For a bit, things seemed to get better. We began to heal and move on with our lives. Then the unthinkable happened. My mother-in-law, only 56 at the time, was diagnosed with Stage 4 lung cancer that had already metastasized to her brain. She had surgery to remove a tumor, which was immediately threatening her life, but she was still quite sick and we didn’t have her with us for very long after that. I had an incredibly close relationship with my mother-in-law. She was one of those people I could call at 2 in the morning when I was scared about my kid’s fever. When I was upset with a doctor’s office when they wouldn’t listen to me about a fear I had for my child, she threatened to drive down there and throttle them into shape. She had my back like no one else. Loss.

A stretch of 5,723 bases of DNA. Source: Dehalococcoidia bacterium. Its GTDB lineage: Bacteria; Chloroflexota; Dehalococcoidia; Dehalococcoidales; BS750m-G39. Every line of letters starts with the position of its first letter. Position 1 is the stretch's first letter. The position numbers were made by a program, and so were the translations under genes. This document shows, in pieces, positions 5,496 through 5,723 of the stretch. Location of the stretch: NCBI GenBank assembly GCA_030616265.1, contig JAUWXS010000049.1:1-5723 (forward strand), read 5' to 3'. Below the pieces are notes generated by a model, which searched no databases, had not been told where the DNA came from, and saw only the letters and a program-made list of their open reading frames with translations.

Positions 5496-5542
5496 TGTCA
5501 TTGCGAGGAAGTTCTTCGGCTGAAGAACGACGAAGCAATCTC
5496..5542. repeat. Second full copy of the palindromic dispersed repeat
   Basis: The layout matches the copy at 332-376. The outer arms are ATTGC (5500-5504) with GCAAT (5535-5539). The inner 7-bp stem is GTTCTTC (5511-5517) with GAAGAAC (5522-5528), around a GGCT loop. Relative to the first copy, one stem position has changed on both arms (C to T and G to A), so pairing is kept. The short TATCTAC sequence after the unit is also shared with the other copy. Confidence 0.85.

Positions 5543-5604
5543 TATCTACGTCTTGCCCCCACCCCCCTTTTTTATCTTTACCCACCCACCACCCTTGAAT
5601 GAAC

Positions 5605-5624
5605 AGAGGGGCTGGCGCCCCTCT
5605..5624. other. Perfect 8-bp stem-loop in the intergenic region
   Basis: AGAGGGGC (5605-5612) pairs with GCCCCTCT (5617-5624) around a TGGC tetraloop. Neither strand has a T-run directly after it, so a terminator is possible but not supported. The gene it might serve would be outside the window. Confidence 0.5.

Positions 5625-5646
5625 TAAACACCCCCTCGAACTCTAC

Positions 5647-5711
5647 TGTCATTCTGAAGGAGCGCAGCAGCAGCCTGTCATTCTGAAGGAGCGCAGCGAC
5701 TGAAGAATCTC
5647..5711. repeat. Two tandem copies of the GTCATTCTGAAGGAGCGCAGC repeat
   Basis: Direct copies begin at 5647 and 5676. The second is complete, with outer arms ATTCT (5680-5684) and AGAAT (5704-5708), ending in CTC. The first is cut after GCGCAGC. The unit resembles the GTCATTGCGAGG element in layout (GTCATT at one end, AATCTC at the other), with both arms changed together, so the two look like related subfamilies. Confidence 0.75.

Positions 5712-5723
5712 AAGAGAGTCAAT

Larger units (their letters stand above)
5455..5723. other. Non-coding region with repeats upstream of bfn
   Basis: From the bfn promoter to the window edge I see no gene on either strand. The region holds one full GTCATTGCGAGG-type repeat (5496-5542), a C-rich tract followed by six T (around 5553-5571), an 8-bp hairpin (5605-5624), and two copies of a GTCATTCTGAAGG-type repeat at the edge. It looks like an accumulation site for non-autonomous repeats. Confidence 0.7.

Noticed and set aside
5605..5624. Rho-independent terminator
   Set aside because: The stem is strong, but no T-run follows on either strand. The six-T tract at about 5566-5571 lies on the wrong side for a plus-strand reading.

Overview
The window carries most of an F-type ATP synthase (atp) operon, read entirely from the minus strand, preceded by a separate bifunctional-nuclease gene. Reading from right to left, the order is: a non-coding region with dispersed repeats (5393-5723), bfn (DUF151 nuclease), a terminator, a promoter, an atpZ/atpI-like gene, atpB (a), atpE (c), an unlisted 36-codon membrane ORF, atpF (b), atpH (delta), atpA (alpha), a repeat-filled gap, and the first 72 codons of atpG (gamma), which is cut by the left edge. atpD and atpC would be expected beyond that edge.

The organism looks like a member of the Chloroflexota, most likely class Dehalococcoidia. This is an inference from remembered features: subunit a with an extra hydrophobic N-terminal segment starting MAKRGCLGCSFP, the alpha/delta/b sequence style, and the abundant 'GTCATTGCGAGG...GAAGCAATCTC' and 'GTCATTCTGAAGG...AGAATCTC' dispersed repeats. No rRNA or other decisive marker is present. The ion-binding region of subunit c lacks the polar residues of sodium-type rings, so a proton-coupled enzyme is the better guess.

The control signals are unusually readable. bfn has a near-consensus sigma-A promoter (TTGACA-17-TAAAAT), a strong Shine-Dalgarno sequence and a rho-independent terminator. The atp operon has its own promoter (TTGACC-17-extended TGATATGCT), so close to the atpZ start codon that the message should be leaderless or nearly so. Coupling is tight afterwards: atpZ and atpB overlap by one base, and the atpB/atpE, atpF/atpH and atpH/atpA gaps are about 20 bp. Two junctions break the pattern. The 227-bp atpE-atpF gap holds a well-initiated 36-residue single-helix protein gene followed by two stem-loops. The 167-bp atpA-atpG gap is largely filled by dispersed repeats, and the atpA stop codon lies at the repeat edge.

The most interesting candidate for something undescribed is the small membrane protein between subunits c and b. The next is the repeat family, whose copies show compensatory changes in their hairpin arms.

At this point in my life, I started to harden myself. As you can imagine, I was getting platitude upon platitude thrown in my face. All of the cliché statements you can think of were being sent our way. They were meant to be helpful, but they weren’t. If anything, they hindered my healing process — though I will say that it only hindered me because I let it do so. I’m not trying to put the blame of my lack of healing on other people. Sometimes, when it comes to mourning, we are our own worst enemy.
I moved on, a bit stronger, a bit weaker, a bit more calloused, and a bit more loving all at once. We had our third baby, and, for once, things went pretty normally when it came to birth and delivery. We thought that our Zachary was going to be our Adelaide, but that’s another and much funnier story.
We got pregnant and lost the baby once more. Loss. Another failed pregnancy for the fourth time came a few months later. Loss.